Alberta and Saskatchewan both project deficits

Alberta on track to record a $5.9-billion deficit this year; Saskatchewan forecasting a $292-million deficit

EDMONTON – Alberta’s finance minister says the province is on track for a record $5.9-billion deficit this year as the oil crunch hits families and businesses.

And Joe Ceci says the worst may not be over if low oil prices persist and the province continues in recession.

“If current conditions continue, the final deficit will be in the range of $6.5 billion,” Ceci said Monday as he released first-quarter figures for the 2015-16 fiscal year which began April 1.

Ceci said the NDP government will continue to look for efficiencies, but will not engage in large-scale layoffs or deep cuts to erase the red ink.

“We are laser focused on taking positive steps toward economic recovery.”

Opposition Wildrose finance critic Derek Fildebrandt calculated the hit to Alberta’s treasury is actually $9 billion when $3 billion drained from the contingency fund and new borrowing for capital projects are added in.

“This is the largest hit that our province has taken to its net wealth in the history of the province, and that should be concerning,” said Fildebrandt.

Monday’s numbers are based on the budget introduced, but never passed, by former Progressive Conservative premier Jim Prentice’s government before it was defeated by Rachel Notley and the NDP in May. That budget estimated a $5-billion deficit.

The new estimates reflect changes made by the NDP, including higher corporate and personal taxes, and more than a billion dollars in new spending for health, education and social services.

Ceci is to bring in a fully revised budget after the house resumes sitting Oct. 26.

Revenue is forecast at $44.3 billion — about $1 million higher than the Prentice budget. The increase is driven mainly by higher-than-expected oil revenue in the spring, more revenue from personal and business taxes and a lower Canadian dollar.

The benchmark North American price for oil, West Texas Intermediate, was originally expected to hover around US$55 a barrel, but in the first three months instead delivered almost $58.

But the revenue figure might shrink in the next update as the WTI price dropped below $40 a barrel in August before rebounding to almost $49 on Monday.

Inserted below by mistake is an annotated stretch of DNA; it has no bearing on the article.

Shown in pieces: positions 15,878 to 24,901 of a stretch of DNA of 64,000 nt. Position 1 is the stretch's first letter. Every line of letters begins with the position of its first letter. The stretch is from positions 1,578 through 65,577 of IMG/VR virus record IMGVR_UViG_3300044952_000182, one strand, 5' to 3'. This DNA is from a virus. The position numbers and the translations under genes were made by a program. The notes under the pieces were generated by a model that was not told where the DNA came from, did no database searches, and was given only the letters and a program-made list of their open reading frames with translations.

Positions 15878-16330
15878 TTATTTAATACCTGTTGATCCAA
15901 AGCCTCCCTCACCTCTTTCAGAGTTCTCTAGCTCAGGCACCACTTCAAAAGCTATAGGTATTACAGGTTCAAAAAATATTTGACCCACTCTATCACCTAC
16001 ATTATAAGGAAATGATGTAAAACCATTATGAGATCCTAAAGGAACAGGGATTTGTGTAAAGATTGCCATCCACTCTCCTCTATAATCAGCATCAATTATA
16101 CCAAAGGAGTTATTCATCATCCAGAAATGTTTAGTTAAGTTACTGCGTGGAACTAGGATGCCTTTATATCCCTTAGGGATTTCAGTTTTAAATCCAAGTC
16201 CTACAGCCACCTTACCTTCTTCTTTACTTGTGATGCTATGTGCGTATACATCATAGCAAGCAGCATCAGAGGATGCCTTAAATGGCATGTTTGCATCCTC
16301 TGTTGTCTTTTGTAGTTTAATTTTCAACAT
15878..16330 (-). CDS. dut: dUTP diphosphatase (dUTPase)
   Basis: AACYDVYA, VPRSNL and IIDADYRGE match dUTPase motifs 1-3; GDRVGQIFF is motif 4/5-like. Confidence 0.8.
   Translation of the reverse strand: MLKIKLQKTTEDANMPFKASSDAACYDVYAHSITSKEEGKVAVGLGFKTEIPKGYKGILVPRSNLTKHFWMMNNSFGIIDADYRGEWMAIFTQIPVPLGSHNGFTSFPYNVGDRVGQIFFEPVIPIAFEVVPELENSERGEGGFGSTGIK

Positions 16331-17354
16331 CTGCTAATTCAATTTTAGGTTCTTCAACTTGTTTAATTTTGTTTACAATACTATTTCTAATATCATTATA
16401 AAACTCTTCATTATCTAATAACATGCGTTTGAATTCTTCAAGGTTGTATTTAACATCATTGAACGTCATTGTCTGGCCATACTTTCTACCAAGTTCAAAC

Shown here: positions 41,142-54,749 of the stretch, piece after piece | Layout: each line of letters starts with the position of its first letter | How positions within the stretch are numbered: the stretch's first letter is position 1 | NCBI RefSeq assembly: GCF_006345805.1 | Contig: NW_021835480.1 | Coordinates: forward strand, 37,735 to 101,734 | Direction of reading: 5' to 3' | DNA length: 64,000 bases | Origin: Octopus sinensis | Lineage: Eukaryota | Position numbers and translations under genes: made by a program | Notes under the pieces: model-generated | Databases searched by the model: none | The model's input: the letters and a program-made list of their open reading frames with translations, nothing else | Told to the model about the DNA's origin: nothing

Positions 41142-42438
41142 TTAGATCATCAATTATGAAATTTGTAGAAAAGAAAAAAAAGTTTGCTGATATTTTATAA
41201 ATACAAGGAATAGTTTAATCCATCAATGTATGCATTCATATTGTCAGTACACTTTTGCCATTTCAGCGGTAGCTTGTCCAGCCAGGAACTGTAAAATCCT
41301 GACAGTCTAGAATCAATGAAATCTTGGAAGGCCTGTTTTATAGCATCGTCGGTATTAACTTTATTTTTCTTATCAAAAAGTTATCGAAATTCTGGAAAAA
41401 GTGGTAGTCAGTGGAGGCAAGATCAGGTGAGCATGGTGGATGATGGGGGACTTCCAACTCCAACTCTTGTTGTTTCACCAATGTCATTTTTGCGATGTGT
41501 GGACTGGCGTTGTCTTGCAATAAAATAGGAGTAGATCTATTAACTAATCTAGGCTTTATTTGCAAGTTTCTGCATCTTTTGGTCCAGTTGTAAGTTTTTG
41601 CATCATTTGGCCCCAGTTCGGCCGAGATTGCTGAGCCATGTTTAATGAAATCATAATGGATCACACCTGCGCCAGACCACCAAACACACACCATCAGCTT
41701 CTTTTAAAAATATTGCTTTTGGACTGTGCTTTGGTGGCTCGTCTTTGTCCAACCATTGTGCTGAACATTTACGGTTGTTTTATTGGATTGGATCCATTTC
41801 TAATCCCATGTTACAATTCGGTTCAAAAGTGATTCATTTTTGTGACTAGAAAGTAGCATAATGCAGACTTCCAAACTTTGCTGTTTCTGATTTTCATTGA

It’s also a long way from the dizzying heights of US$100 a barrel reached in the summer of 2014.

Total government expenses are expected to be $50.2 billion, which is about $1.8 billion higher than projected in the Tory budget.

The increase is due mainly to $1.4 billion added by the NDP to health, education and social services, as well as to extra costs fighting drought and wildfires.

Debt for capital projects is at about $18 billion and the contingency fund, after the $3-billion withdrawal, will stand at $3.5 billion.

The longer term outlook is not rosy.

Real GDP is now forecast to drop by 0.6 per cent in 2015 and the number of unemployed in the province is expected to average 139,000 — up from 112,000 in 2014.

Oil and gas investment is expected to fall more than 30 per cent.

Primary household income is expected to grow by 2.5 per cent after almost eight per cent in average growth over the previous four years.

Overall retail sales have fallen 2.1 per cent so far this year. New vehicle sales have fallen by nine per cent.

Alberta Party Leader Greg Clark called on the government to immediately bring in a public sector hiring and wage freeze.

Liberal Leader David Swann said the NDP needs to get going on showing Albertans a plan to manage the economic slowdown.

Saskatchewan also announced its first-quarter numbers on Monday that include a forecast $292-million deficit due to low oil prices and the cost of fighting wildfires.

Finance Minister Kevin Doherty announced the red ink Monday in the province’s first-quarter report for the 2015-16 fiscal year.

The government projected a surplus of just under $107 million in its March budget.

“Lower oil prices combined with an unprecedented number of forest fires and the largest evacuation in Saskatchewan’s history are putting pressure on the province’s finances,” Doherty said in a release.

Total revenue is forecast at $14 billion — down almost $238 million — with expenses up $161 million.

Doherty said the Saskatchewan Party government will work hard in the coming months to balance the books through what he called careful management and restraint. That includes unspecified cuts to discretionary spending and deferring some projects and programs.

“All ministries, Crown corporations and all government agencies are exercising spending restraint while ensuring we continue to provide vitals services.”

The province estimates it will spend about $100 million more than originally budgeted on wildfires. Other expenses that are higher than expected include flood costs and additional services for family services and people with disabilities.

The government is predicting its revenues based on a West Texas Intermediate oil price of US$49.50 a barrel, down from US$57.15.

Along with lower oil revenues, the province is forecasting decreased revenues from taxes, Crown land sales, uranium and coal.

On the plus side, potash revenues are projected to be higher due lower US-dollar potash prices.

The fiscal update says private-sector forecasters still expect Saskatchewan’s economy to grow this year, but by 0.4 per cent, half of what was projected in March.

Doherty said the outlook for Saskatchewan remains positive due to its growing population, low unemployment and diversified economy.

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